I am not an expert on the Legal System, nor the tactics that are used in high profile cases. But as the old saying goes, if it looks like a duck, walks like a duck, and quacks like a duck, there is a pretty good chance that it is indeed a duck!

I watched the Opening Statements with great interest yesterday. The prosecution’s lead attorney Linda Drain-Burdick gave a 2 ½ hour presentation of the case they planned to present. It was rational, and had few flaws that I could see. That is not to say that they do not have an up-hill battle on their hands. They are aiming high by seeking the Death Penalty, much is made of ‘the burden of proof’, and to ask that  a life be taken is a step that is not taken lightly. The State was conservative and convincing, a guilty verdict certainly seems reasonable, even expected, however, I for one am not sure that they have enough to secure the Death Penalty.

Much more shocking was the defense’s opening statement. Rumors have been swirling for quite some time about what strategy Jose Baez might use. However even careful watchers of this case were surprised with the veracity of the presentation.

In order to try and gain an understanding of the events I contacted well known Florida Defense Attorney John Contini. I expected him to present a pro-defense position. The ‘birds of a feather’ syndrome? I was completely wrong. John Contini is a veteran in the world of criminal defense. As the saying goes, he has no dog in this fight, and as such is free to talk in general terms. Here are his thoughts:

The prosecution will eventually argue that the defense opening statement is typical of what defense lawyers tend to do when the facts are against them. They’ll argue that the defense, like an octopus that sprays out an ink-like substance to blind its prey, will spray out enough of a smokescreen to blind the jurors from seeing or focusing on the real facts and truth.

If the defense lawyer can horrify and redirect the jurors with enough of a visual of other plausible scenarios, then the deflection technique can be quite effective, and the jurors will be focusing on those other plausible visuals and scenarios, and have a reason to doubt the prosecutions theory as to how it happened. This is classic “reasonable doubt,” which, as the judge will instruct the jury, can arise from “the evidence, lack of evidence or conflicts in the evidence.

The prosecution will also argue later in closing argument that the defense in this case did what was expected, following the same old, ‘same ole’ worn out blame game, ie, when the facts are against you, you argue the law, and when the law is against you, you argue the facts; and when the facts and the law are against you, you play the blame game and manufacture reasonable doubt where there is none, creating horrific and unrelated and made up scenarios to deflect and redirect and mislead the juror from the real truth.

The prosecution will urge the jury to take their common sense into the jury room first, before taking any of the evidence in there with them; and lastly, the prosecution will use their most effective weapon against the defense, the defense lawyer’s own words. The prosecutors will order the transcript of what the defense lawyer said in his opening statement, and will later ask the jury in closing arguments to hold the defense lawyer to what he said the evidence would show.

In most cases, at the end of the trial and after all the testimony and evidence, there is a marked difference in how things played out … quite different from what the defense lawyer represented in opening statement; which is why most seasoned, veteran defense lawyers hold back from promising too much in opening statement, focusing more on telling the jury what they won’t see and hear from the prosecution, all the forensic problems, lack of evidence from the government, expected conflicts in the prosecution’s evidence, etc. Some defense lawyers will even “reserve” their opening statement until after the prosecutions rests their case, and in that way, they don’t have to tip their hand and give the State the time and opportunity to fix their expected problems during their case presentation.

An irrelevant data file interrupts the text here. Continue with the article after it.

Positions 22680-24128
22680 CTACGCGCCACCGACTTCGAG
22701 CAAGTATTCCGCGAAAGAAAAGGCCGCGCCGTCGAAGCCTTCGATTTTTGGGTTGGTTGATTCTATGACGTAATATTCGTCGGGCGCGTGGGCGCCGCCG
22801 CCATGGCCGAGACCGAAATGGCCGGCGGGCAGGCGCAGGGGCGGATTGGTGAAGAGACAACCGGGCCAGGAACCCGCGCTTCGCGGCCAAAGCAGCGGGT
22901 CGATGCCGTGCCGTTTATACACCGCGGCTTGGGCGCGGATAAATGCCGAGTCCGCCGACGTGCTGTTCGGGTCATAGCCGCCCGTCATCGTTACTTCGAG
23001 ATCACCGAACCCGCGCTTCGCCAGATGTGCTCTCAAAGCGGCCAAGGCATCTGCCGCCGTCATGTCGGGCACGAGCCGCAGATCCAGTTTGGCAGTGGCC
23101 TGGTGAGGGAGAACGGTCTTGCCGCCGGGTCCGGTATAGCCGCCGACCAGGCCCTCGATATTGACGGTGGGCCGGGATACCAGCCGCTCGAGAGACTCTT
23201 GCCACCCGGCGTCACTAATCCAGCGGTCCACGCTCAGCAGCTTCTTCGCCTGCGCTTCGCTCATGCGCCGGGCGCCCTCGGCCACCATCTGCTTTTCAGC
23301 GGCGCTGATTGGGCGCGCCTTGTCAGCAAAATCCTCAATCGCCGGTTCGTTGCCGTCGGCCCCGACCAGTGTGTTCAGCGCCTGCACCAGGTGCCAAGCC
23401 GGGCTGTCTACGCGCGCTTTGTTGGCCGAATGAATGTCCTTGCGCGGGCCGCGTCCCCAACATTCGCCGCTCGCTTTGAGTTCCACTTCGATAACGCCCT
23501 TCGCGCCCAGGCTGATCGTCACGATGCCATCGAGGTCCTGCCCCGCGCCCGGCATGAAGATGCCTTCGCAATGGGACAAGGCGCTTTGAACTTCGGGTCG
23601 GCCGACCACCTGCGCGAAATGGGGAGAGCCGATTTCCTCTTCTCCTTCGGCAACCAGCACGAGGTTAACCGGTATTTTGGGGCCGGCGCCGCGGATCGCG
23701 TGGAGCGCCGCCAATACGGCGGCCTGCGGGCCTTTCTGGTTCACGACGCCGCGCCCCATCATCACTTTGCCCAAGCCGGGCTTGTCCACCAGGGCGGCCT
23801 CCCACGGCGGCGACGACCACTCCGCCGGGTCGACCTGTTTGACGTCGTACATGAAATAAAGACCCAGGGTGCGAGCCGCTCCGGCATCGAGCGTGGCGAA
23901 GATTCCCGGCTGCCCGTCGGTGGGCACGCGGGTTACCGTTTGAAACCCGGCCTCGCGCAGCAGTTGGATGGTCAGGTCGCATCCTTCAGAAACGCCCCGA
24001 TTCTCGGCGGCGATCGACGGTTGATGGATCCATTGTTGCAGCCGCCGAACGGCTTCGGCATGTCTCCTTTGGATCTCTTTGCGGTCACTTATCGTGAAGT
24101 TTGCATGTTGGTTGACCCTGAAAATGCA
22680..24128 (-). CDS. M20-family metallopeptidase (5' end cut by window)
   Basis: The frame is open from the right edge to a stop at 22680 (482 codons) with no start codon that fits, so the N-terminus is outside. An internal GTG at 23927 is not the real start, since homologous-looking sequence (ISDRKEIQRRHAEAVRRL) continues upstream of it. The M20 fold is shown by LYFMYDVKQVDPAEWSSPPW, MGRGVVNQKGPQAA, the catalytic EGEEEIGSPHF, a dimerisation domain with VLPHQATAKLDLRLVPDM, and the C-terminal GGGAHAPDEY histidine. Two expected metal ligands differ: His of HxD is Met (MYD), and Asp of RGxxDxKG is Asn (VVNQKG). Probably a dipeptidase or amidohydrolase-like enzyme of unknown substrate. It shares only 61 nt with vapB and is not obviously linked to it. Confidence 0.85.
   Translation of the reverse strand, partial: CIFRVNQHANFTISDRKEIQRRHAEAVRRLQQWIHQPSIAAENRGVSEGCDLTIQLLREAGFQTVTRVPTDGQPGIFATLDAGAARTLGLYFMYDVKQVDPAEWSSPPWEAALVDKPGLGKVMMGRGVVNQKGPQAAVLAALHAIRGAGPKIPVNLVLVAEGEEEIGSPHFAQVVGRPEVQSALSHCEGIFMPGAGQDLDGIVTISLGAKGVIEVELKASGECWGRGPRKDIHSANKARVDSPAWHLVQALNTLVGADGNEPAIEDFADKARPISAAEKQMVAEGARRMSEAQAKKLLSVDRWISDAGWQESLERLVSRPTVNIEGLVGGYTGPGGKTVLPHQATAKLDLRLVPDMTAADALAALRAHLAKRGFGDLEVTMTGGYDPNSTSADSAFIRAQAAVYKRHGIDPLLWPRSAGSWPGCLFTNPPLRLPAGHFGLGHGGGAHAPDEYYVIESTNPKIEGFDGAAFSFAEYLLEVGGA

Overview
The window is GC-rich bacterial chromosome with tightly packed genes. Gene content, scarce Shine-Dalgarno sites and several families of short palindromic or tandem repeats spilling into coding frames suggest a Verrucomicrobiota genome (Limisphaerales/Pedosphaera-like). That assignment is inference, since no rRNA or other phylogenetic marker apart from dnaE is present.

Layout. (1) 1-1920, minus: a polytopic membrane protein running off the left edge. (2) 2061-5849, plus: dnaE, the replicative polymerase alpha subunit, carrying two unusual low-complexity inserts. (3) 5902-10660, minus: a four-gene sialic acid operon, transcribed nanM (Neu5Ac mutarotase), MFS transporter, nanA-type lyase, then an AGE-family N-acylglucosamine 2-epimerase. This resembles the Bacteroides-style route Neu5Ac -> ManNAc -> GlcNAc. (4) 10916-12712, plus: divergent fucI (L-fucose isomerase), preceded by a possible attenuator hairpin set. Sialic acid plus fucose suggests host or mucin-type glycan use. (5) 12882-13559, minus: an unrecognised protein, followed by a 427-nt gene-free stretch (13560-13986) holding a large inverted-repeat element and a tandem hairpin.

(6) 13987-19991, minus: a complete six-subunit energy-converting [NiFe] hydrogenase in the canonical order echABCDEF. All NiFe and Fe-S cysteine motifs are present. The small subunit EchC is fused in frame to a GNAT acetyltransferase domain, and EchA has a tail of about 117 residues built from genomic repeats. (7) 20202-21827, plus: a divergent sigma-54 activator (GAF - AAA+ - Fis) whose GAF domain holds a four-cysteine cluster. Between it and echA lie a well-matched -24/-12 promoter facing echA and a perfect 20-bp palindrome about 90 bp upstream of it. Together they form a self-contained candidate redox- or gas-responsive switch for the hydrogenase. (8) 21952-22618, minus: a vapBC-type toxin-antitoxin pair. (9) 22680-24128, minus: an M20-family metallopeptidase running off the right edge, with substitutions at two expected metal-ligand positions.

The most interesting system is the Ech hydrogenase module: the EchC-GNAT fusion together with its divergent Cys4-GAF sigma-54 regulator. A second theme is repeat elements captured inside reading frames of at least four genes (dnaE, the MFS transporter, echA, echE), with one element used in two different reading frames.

It is always very dangerous for the defense to give away too much at the beginning, or to make too big of a showing initially in a grandstanding-type of opening statement, as that typically comes back to bite the defense lawyer and the defendant at the end of the case. Be assured that the prosecution ordered a transcript of the defense lawyers remarks in opening statement and intends to jam it down his throat during closings arguments.

I am not a legal strategist, but I have to admit that John Contini makes perfect sense. The shock and awe factor used by Jose Baez could easily backfire. It may be enough to keep the Death Penalty at bay, but it comes at a steep price. Lives and careers will be forever derailed. I am no fan of the Anthony family, however I am not a fan of them being hung out to dry in the process of saving Casey from the needle. I will be interested in what the readers have to say.

Simon Barrett

John Contini, is a highly experienced, veteran criminal defense attorney, has successfully represented thousands of criminal defendants in Florida and throughout the United States over the past 23 years. Contini, a former Broward County (South Florida) felony trial prosecutor, has defended the criminally accused since 1983. His practice expanded in the last several years to include the areas of personal injury and wrongful death, but Contini is best known for his success in the area of criminal defense, including murder, drug cases, juvenile cases, white collar crimes, sex crimes, and federal criminal defense. He can be found online at JohnContini.com and Danger Road is available at better bookstores everywhere or from Amazon.

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